Ep.304: Evil and Madness.

Ep.303: Evil and Madness.

Hello, I’m Daniel Westfall on the channel “Pray With Me”.

Last week we looked at Ecclesiastes’ comment about randomness. “Not to the swift is the race, nor the battle to the strong, but time and chance happen to them all” (Eccl 9:11). Indeed. Sometimes luck trumps speed and strength, sometimes evil overcomes good, sometimes our best plans fail. 

But it’s not only time and chance that make life random. One outcome is certain: We all die. However many breaths we breathe, however much stuff we collect, life will soon end and we will lose everything. 

Remember that bumper sticker? “The one with the most toys when he dies wins.” Perhaps. But what, exactly, has he won?   

Ecclesiastes says,
  The fool and I share the same fate.
        Neither will be long remembered;
        Both will be forgotten.
  Like the fool, the wise die too. (Eccl 2:15-16) 

And all we’ve worked for, all we’ve won, all we’ve collected, all we’ve built–we leave it all behind (Eccl 2:17-21). After my father died, we cashed in his little coin collection and used his stamp collection to mail letters. My small library means a lot to me, but will my family care? Value Village, here we come. 

The famous poem from Ecclesiastes says:
  There is a time for everything
      and a season for each activity:
      a time to be born and a time to die (Eccl. 3:1). 

But later, the author expresses regret at the leveling effect of death: “Surely the fate of human beings is like the fate of animals. Humans have no advantage. All come from dust, to dust all return.” (Eccl 3:20).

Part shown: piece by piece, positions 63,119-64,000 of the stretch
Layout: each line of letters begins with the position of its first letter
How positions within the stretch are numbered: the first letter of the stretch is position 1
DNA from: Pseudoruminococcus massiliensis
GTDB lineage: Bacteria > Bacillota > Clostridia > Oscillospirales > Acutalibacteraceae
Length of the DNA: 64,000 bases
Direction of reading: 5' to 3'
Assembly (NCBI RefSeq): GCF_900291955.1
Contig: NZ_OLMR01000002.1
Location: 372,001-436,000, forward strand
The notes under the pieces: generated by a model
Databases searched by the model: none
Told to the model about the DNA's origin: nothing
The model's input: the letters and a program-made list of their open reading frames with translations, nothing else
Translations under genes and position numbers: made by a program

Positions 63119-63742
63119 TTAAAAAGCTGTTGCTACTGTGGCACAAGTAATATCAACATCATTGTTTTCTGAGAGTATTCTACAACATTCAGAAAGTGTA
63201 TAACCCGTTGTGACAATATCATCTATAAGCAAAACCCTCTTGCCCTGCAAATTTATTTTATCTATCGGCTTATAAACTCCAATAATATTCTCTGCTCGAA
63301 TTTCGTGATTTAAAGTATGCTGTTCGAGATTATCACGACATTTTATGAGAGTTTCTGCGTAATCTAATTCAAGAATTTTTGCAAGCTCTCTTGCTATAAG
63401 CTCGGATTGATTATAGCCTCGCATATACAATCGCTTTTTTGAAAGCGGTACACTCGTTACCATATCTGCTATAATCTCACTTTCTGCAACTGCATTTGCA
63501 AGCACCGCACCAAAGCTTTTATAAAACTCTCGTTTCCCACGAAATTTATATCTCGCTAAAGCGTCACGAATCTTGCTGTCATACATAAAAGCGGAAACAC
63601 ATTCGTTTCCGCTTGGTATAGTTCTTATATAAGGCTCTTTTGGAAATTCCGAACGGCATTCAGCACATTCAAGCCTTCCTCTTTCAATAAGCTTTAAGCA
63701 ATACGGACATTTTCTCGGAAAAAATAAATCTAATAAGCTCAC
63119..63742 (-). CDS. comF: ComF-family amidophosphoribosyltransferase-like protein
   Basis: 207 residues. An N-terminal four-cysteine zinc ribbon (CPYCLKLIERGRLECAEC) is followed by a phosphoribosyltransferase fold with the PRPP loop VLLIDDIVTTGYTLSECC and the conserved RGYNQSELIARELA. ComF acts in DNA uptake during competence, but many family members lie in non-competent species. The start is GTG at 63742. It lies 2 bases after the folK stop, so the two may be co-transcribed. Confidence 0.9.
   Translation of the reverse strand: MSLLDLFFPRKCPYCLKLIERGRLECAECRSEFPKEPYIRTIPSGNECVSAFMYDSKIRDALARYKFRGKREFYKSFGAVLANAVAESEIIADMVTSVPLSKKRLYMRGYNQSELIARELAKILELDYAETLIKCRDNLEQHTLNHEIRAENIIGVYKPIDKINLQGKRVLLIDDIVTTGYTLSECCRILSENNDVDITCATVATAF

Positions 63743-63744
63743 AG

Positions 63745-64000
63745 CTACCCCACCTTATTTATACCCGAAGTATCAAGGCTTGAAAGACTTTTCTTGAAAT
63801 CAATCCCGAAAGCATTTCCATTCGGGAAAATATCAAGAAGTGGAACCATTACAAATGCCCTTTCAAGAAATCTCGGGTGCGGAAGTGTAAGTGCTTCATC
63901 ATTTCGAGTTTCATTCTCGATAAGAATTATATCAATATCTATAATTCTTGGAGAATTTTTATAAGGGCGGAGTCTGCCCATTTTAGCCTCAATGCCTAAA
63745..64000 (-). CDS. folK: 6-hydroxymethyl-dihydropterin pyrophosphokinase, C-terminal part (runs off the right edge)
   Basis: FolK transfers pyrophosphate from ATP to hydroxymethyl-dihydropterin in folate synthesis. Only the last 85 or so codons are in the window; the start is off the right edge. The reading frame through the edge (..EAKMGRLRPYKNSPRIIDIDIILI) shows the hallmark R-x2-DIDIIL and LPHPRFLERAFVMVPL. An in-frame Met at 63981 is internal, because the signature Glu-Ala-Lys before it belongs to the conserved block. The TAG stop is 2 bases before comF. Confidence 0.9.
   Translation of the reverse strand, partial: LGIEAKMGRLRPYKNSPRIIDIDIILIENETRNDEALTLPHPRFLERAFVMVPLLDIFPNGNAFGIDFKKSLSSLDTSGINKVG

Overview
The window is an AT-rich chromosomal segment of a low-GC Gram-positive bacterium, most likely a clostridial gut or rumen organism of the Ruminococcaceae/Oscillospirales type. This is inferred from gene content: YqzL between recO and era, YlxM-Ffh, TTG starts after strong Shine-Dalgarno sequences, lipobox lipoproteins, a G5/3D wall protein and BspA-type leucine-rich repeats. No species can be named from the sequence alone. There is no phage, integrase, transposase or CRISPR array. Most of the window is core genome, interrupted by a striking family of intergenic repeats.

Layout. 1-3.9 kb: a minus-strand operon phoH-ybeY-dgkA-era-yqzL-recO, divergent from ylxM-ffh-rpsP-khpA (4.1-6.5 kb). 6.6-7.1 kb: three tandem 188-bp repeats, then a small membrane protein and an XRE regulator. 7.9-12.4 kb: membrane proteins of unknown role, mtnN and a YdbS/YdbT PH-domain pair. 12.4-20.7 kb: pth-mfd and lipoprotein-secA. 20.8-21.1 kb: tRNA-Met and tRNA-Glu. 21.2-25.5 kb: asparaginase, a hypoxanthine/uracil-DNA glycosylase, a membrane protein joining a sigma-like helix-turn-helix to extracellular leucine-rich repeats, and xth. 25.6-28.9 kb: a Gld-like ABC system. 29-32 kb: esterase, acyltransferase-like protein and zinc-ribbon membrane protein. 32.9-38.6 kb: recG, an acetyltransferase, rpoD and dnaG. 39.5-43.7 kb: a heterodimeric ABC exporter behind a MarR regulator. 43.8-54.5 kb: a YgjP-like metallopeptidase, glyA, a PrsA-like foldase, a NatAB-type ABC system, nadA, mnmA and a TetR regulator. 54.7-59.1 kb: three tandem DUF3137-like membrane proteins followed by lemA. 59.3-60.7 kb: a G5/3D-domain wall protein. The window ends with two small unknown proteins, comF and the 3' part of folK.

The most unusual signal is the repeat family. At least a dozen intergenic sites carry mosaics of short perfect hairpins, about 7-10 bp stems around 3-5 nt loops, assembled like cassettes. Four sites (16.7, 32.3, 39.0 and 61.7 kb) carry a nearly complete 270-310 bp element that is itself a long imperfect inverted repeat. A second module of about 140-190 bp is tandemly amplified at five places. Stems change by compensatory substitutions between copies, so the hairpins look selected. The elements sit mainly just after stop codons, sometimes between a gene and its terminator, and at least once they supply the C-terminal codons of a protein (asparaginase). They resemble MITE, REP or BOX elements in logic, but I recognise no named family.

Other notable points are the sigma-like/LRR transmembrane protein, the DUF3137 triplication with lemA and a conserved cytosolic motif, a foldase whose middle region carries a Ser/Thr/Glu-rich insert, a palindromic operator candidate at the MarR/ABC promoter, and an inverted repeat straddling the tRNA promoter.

We  die, we are buried, the worms eat us. A dog dies, it is buried, the worms eat it. Who wins? Man or dog?

Hardly an optimistic philosophy, you say? No, but realistic. As Ecclesiastes summarizes, “People are full of evil and there is madness in their hearts while they live, and afterwards they join the dead” (Eccl 9:3). 

Let’s pray. 

Our father, Ecclesiastes relentlessly describes the problem of life: Evil and madness reign, then we die. And where are you in this troubled story? Do you supervise time and chance and death? Are they your servants

Teach us to value life, though it is temporary and random. Teach us to live rightly, not madly. Teach us to think soberly about death. As we journey briefly in this world, as our bodies decay, as we submit to time and chance–teach us to hope in your promises. 


I’m Daniel, on the channel “Pray with Me”.  

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